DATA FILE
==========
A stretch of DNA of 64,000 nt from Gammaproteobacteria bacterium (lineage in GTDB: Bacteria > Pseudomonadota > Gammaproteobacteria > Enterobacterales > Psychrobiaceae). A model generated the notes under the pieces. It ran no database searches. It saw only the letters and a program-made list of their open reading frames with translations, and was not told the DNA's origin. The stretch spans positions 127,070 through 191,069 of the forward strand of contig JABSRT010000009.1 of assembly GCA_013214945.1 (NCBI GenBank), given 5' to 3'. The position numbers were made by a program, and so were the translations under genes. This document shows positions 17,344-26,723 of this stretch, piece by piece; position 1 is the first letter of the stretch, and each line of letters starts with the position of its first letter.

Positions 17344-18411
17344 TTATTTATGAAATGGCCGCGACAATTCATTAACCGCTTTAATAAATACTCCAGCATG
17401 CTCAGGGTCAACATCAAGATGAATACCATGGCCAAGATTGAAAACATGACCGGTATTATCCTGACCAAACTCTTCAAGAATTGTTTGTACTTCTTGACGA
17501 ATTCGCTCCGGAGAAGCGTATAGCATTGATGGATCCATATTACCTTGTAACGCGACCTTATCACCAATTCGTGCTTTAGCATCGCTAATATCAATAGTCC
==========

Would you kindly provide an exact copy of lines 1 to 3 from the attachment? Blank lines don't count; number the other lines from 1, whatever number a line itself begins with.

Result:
A stretch of DNA of 64,000 nt from Gammaproteobacteria bacterium (lineage in GTDB: Bacteria > Pseudomonadota > Gammaproteobacteria > Enterobacterales > Psychrobiaceae). A model generated the notes under the pieces. It ran no database searches. It saw only the letters and a program-made list of their open reading frames with translations, and was not told the DNA's origin. The stretch spans positions 127,070 through 191,069 of the forward strand of contig JABSRT010000009.1 of assembly GCA_013214945.1 (NCBI GenBank), given 5' to 3'. The position numbers were made by a program, and so were the translations under genes. This document shows positions 17,344-26,723 of this stretch, piece by piece; position 1 is the first letter of the stretch, and each line of letters starts with the position of its first letter.

Positions 17344-18411
17344 TTATTTATGAAATGGCCGCGACAATTCATTAACCGCTTTAATAAATACTCCAGCATG